In the 2019 elections, there were six female presidential candidates, but all six withdrew their candidacy close to elections. It is not clear why they withdrew, but there were complaints that male political candidates received more publicity in the media, than their female compatriots.
Media framing of women’s issues was deemed to reinforce male-domination of politics and public decision-making.
“There needs to be a conversation on the capabilities and accomplishments of female politicians, rather than their marital status, sensationalism and so on,” said Toun Okewale of Women Radio, 9.17 FM.
Negative portrayal of women in politics continues to be a major source of concern across Africa. In Nigeria, this pattern can be traced to the colonial era when women were totally excluded from the political and electoral process.
In 1922, when the principle of elective representation was introduced, election rules and regulations provided for “Every male person who is a British subject or a native of the Protectorate of Nigeria who is of the age of twenty-one years or upwards…”
This exclusion and lack of representation in early electoral politics laid the foundation for the male political class that dominated all electoral and constitution-writing activities. Pockets of early resistance from women did not receive favourable reports in the press. On Thursday May 11, 1944, the front-page of the West African Pilot, one of Nigeria’s nationalist newspapers announced: “Lagos Women Revolt against old Africa.”
The news was that the previous evening, a group of women led by Mrs Oyinkan Abayomi established their own political party, Nigerian Women’s Party (NWP). For the most part, the West African Pilot regarded NWP as a party for “social ethics among the feminine community.”
Headlines and opinion pieces during the colonial and nationalist era continued to promote electoral politics and representation as a masculine endeavour. For example, in the run-up to the 1950 municipal elections in Lagos, the Nigerian Tribune published an article with the headline: In politics, it is the ability of a practical man that is required. In the text, the writer wrote:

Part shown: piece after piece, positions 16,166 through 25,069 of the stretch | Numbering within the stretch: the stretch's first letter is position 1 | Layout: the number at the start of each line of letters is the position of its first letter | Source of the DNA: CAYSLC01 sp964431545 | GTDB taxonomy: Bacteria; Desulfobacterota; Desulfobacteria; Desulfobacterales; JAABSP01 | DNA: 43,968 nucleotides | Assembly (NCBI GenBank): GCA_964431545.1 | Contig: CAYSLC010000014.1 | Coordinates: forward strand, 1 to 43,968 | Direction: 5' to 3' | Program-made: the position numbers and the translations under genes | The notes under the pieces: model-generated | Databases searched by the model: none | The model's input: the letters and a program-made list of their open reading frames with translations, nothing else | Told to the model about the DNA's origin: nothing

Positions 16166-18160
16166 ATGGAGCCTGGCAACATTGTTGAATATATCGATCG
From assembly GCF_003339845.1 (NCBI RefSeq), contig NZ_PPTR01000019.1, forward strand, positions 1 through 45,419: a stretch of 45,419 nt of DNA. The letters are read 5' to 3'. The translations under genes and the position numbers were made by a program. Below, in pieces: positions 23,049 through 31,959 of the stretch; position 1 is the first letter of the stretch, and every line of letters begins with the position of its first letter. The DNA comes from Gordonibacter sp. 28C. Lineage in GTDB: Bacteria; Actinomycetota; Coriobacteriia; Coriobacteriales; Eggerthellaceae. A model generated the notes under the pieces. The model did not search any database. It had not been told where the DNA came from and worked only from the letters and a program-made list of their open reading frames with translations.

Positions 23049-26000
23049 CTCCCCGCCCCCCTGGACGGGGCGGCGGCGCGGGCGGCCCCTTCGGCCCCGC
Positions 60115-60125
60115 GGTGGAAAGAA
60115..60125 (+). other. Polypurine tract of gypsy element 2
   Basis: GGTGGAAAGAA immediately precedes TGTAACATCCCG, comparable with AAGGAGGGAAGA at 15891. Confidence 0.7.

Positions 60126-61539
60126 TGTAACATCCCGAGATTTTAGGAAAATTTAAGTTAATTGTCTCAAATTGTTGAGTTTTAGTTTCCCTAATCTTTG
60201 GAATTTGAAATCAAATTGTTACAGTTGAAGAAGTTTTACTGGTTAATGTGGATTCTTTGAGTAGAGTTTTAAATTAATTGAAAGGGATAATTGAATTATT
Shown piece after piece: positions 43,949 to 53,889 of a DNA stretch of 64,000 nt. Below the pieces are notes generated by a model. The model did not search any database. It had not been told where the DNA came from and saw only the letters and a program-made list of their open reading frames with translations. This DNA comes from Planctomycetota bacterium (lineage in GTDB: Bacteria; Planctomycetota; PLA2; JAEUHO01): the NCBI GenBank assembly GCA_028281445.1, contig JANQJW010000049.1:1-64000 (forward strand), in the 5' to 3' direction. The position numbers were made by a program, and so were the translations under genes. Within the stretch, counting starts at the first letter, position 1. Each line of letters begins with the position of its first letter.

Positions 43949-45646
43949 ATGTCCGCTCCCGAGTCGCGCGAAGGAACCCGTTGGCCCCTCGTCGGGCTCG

“The sole purpose of an electioneering campaign is to ensure that the best men from the practical point of view are returned as members of the Council.”
Historical press reports show that female politicians also endured personal attacks in the press. Olufunmilayo Ransome-Kuti who led the Abeokuta Women’s Tax Protests in 1948 was subjected to negative editorials, reports and articles in a bid to undermine her political activism and hopes to contest in Federal Elections.
Headlines such as “Mrs F. Kuti must be checked” and “That Woman Again” were published in the Nigerian Tribune. An editorial on Saturday, February 11, 1950, referenced the women’s tax protests. Titled ‘The Women are Ambitious,’ it said:
“For 18 months, Abeokuta has been in a muddled state, and to let absolute power pass into the hands of the women now is to assure that the whole administrative machinery collapses … it is necessary that they stop it not only because of the loss of prestige for their allowing the women to overwhelm them, but also because Egba affairs need very badly now the efficient, wise and firm control which a masculine personality assures.”
Fairness and balance
Biased and stereotypical reportage and even verbal abuse, continued into post-colonial Nigeria. Thus, as the political transition programmes prosecuted by the military-led administration gradually unfolded, gender activist and poet, Prof Molara Ogundipe-Leslie wrote an article titled: The Image of Women and the Role of the Media in a New Political Culture in Nigeria.
“The press must be fair and objective in reporting issues that affect women. I have noticed a politics of exclusion and media black-out in the handling of events. Women’s presence, speeches and photographs are often ignored or man-handled in reporting public events. What women say or think is not considered material for news or consideration while men are quoted copiously. The press must do better in the new political culture,” she said.
Not much has changed since then, as the media relentlessly equates political activity with masculinity. Male ownership of media news outlets promotes gendered political interests and aspirations and this impacts adversely on female participation and representation in electoral politics.
In recent years, however, efforts have been made to roll back this pattern. In the run-up to Nigeria’s most recent election in 2019, a series of workshops and seminars were held in conjunction with media professionals to explore how to best promote balanced coverage and portrayal of female political candidates. It did not yield any immediate benefits during that election, but a foundation has been laid for deep change for the next election cycle in 2023. A fairer and balanced media representation on women politicians will promote an inclusive and people-based democracy.
Agunbiade is author of the e-book: Emerging from the Margins: Women’s Experiences in Colonial and Contemporary Nigerian History.